Chester Zoo bagged a coveted ‘gold’ award, with it offering educational fun for all the family. It is home to all kinds of animals, from penguins to gorillas to painted dogs.
Burrowing underground, the Mersey Tunnel Tours in Liverpool got an award for its insightful tour, while the RSPB Dee Estuary nature reserve received top marks for its ‘warm welcome’.
The La Hougue Bie Museum in Grouville, Jersey, which was one of three spots on the Channel Islands to be recognised by VisitEngland
There were three spots on the Channel Islands that caught the judges’ attention.
Hamptonne Country Life Museum in St Lawrence won the ‘hidden gem’ award, with the quaint attraction offering an ‘insight into the rural life carried on in Jersey for centuries’.
La Hougue Bie Museum, Grouville, Jersey, which is one of the oldest buildings in the world, was honoured in the same category, while the Jersey Museum & Art Gallery in St Helier, which charts the history of Jersey, won a ‘gold’ award.
A Mini is assembled on the production line at the Mini plant in Oxford, which won an award for best told story
A total of 12 tourist attractions in the South East of England won praise from the VisitEngland judges.
One of them was the Mini plant in Oxford, which won an award for best told story. The attraction takes visitors behind the scenes at the factory where the iconic cars are assembled.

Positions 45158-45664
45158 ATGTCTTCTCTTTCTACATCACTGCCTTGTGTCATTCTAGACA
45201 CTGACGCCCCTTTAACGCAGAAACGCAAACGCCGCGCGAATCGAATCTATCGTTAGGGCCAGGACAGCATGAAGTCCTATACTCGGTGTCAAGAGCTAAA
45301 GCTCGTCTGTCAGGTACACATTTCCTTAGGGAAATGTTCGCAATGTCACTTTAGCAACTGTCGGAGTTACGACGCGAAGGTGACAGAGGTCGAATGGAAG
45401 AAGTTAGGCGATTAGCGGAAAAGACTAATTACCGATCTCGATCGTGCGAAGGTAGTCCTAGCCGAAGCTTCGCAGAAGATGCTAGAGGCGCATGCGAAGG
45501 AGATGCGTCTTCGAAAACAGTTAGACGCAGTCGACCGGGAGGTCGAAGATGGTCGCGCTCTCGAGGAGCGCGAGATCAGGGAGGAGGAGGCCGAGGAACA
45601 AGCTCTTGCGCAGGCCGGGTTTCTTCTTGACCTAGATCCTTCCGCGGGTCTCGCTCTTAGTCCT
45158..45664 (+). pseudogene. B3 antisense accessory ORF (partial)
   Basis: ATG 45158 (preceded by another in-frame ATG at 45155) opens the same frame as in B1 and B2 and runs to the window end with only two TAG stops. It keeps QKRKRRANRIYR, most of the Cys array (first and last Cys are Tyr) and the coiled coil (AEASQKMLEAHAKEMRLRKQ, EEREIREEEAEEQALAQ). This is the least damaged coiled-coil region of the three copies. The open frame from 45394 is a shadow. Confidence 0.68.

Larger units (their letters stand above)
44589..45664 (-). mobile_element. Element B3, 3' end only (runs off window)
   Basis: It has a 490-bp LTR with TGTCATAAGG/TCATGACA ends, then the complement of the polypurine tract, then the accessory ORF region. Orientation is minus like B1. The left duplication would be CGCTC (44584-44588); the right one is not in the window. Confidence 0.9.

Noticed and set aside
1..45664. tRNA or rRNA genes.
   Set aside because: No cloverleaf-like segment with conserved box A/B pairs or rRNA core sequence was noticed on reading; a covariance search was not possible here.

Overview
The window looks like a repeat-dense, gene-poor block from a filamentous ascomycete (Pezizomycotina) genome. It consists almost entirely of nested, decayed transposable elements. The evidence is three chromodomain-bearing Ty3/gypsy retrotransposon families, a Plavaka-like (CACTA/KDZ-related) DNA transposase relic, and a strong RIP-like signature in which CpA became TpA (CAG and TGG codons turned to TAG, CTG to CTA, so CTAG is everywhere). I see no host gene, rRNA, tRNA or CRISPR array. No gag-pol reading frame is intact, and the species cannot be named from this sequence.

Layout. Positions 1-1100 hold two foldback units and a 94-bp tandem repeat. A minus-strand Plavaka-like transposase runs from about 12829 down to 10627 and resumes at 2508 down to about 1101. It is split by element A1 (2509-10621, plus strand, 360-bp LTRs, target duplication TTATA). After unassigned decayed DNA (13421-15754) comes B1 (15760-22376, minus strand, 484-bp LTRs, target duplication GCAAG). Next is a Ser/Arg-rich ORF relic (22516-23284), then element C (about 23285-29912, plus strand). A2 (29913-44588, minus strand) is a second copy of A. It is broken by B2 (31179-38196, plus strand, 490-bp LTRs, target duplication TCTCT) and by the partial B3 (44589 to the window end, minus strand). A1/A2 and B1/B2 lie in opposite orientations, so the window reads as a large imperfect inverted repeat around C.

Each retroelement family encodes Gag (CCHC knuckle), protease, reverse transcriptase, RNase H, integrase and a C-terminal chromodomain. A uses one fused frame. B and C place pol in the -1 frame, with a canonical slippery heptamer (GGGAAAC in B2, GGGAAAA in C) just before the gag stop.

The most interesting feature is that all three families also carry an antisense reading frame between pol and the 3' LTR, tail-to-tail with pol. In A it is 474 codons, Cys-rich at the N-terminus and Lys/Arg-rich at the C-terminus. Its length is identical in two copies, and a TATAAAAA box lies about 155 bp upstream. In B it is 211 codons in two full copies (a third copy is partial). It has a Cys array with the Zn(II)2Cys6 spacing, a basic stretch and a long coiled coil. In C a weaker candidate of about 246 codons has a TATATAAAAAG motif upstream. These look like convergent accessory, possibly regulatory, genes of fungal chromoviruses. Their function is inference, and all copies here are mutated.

The Roald Dahl Museum & Story Centre in Great Missenden, which honours the children’s author, and Waddesdon Manor, a vast country house in Aylesbury, both won gold awards.
One of the picturesque gardens on the Highgrove estate, which was named as having won a gold award by VisitEngland
In the South West region, seven different attractions were recognised across a series of categories.
Highgrove Gardens in Tetbury, which is owned by the Prince of Wales and Duchess of Cornwall, was named as having won a ‘gold’ award.
Other winners were the Plymouth Gin Distillery, which offers tours of its facility and was honoured for ‘quality food and drink’, and the Victoria Art Gallery in Bath, which won a ‘best told story’ gong.
Cadbury World in Birmingham satisfied the judges’ appetite for all-round fun, and scored a gold award
In the West Midlands, 16 attractions won awards, revealing that this region is a top spot to hit if you’re looking for something to do.
The 17th century Aston Hall mansion in Birmingham won a ‘best told story’ award along with the Emma Bridgewater pottery factory in Stoke-on-Trent.
Meanwhile, Cadbury World in Birmingham satisfied the judges’ appetite for all-round fun, with factory tours and chocolate tastings on offer, and scored a ‘gold’ award.
The Emmerdale Village Tour in Leeds was lauded for its story-telling capability, leading visitors in the footsteps of Yorkshire’s best loved soap-stars
In Yorkshire, three attractions took home awards.
The Captain Cook Memorial Museum in Whitby, which is housed within a 17th century building where the young James Cook lodged as apprentice, sailed home with a ‘gold’ gong.
Meanwhile, the RSPB Blacktoft Sands Nature Reserve flew on to the leader board with judges deeming it a ‘hidden gem’ and the Emmerdale Village Tour in Leeds was lauded for its story-telling capability, leading visitors in the footsteps of Yorkshire’s best loved soap-stars.